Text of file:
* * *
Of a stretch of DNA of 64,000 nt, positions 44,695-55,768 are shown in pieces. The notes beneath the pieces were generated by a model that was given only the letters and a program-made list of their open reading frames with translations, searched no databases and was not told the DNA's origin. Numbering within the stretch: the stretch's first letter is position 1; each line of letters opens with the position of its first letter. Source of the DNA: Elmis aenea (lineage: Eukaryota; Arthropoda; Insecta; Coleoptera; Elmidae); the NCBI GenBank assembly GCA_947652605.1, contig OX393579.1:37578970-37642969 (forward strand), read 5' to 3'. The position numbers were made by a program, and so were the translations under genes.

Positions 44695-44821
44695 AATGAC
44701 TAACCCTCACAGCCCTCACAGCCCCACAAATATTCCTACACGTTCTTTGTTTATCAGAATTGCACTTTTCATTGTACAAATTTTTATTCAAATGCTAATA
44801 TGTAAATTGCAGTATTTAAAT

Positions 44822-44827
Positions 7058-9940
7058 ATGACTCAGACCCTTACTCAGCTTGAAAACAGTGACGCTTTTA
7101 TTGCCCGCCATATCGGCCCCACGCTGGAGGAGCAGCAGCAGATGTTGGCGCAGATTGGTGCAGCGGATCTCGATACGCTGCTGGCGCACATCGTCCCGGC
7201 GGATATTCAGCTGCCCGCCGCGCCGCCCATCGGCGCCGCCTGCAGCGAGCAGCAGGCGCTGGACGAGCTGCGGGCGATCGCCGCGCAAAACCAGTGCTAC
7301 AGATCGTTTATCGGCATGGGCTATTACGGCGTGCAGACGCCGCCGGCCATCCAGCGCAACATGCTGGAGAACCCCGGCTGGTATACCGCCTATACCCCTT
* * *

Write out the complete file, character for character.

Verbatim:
Of a stretch of DNA of 64,000 nt, positions 44,695-55,768 are shown in pieces. The notes beneath the pieces were generated by a model that was given only the letters and a program-made list of their open reading frames with translations, searched no databases and was not told the DNA's origin. Numbering within the stretch: the stretch's first letter is position 1; each line of letters opens with the position of its first letter. Source of the DNA: Elmis aenea (lineage: Eukaryota; Arthropoda; Insecta; Coleoptera; Elmidae); the NCBI GenBank assembly GCA_947652605.1, contig OX393579.1:37578970-37642969 (forward strand), read 5' to 3'. The position numbers were made by a program, and so were the translations under genes.

Positions 44695-44821
44695 AATGAC
44701 TAACCCTCACAGCCCTCACAGCCCCACAAATATTCCTACACGTTCTTTGTTTATCAGAATTGCACTTTTCATTGTACAAATTTTTATTCAAATGCTAATA
44801 TGTAAATTGCAGTATTTAAAT

Positions 44822-44827
Positions 7058-9940
7058 ATGACTCAGACCCTTACTCAGCTTGAAAACAGTGACGCTTTTA
7101 TTGCCCGCCATATCGGCCCCACGCTGGAGGAGCAGCAGCAGATGTTGGCGCAGATTGGTGCAGCGGATCTCGATACGCTGCTGGCGCACATCGTCCCGGC
7201 GGATATTCAGCTGCCCGCCGCGCCGCCCATCGGCGCCGCCTGCAGCGAGCAGCAGGCGCTGGACGAGCTGCGGGCGATCGCCGCGCAAAACCAGTGCTAC
7301 AGATCGTTTATCGGCATGGGCTATTACGGCGTGCAGACGCCGCCGGCCATCCAGCGCAACATGCTGGAGAACCCCGGCTGGTATACCGCCTATACCCCTT